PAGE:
Enabling Explorer Scouts to run their own units, rather like Venture scouts did, this could be a way forward.

Modern Trends
The YL scheme is merely part of a general trend within society, 'The qualification syndrome'. Increasingly it seems that for anything to be worthwhile it must be formally examined.
Under these circumstances, it's fortunate that a written test wasn't included in the YL scheme

Girl Guiding UK policy on Young Leadership
In contrast the Girl Guiding UK policy on Young Leaders is far more flexible, it is optional as to whether Young Leaders have to do any formal training.

The Guide training scheme 'Making it Count!' is much simpler consisting of just three sections-
1. 'Me'

2. 'Me as a Leader'

3. 'Leadership in Guiding'.
Within these sections there are various challenges

A. Five challenges may be covered from the 'Me' section

B. Six from the 'Me as a Leader' section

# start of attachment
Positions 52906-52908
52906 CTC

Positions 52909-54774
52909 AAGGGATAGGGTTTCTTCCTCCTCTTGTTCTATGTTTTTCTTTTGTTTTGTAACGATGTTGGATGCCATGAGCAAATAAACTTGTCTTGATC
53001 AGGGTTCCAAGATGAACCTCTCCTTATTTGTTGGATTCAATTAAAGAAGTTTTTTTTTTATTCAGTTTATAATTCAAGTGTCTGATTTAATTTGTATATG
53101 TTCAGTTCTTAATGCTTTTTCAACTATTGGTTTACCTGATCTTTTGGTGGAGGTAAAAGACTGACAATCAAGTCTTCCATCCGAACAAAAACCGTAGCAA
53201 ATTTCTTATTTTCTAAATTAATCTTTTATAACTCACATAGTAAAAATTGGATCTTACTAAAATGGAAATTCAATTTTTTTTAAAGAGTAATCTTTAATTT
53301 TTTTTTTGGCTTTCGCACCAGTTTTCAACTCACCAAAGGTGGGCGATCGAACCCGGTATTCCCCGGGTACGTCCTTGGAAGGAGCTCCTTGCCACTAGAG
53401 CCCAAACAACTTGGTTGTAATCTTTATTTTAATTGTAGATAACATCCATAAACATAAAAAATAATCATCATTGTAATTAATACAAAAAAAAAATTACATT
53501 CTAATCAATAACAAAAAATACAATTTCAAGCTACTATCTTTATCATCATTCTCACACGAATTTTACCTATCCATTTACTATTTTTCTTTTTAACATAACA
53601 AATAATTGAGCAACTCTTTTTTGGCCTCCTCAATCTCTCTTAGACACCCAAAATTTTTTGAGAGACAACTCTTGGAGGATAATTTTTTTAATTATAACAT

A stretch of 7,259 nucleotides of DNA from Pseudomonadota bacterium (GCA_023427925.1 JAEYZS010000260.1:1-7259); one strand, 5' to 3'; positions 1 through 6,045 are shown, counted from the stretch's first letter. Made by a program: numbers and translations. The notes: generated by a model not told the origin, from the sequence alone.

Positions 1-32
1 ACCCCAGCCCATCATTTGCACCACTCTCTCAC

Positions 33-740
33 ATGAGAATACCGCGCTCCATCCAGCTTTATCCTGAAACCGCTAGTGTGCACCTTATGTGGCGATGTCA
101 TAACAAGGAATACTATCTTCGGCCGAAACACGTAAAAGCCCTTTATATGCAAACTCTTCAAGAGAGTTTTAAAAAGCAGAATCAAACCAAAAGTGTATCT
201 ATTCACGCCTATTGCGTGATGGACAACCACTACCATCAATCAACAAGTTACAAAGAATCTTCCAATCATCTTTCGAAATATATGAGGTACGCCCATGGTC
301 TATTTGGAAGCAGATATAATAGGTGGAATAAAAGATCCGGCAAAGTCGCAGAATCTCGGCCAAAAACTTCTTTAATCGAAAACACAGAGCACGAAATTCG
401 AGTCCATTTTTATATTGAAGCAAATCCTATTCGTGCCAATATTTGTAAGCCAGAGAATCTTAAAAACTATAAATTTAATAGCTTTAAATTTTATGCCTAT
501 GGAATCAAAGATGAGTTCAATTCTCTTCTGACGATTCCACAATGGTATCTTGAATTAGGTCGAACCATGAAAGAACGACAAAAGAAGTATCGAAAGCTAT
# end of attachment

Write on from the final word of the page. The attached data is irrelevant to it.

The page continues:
C. Nine from the 'Leadership in guiding section'.

Then progress onto the Leadership qualification of Girl guiding UK. This approach is more appropriate, allowing training to be incorporated within the unit programme, rather than a separate activity. It also enables a smooth progression from being a Young Leader to an adult leader, whereas the Scout Association policy is still unclear.

At present approximately a fifth of Explorer Scouts are Young Leaders, i.e. around 5000; whereas there are 13,501 Guide Young Leaders.

Considering there are approximately 8000 Scout groups in the UK, most Scout Groups will have probably had at least one young leader as part of the Leadership team.

The Training Scheme seems more like an opportunity to indoctrinate Explorers into the Gilwell/Headquarters - approved method of Scouting, rather than helping Explorers develop leadership skills

Kestrel '05

Girl Guiding UK Annual Review 2003
Scouting Magazine, Explorer Scout Supplement April/May 2005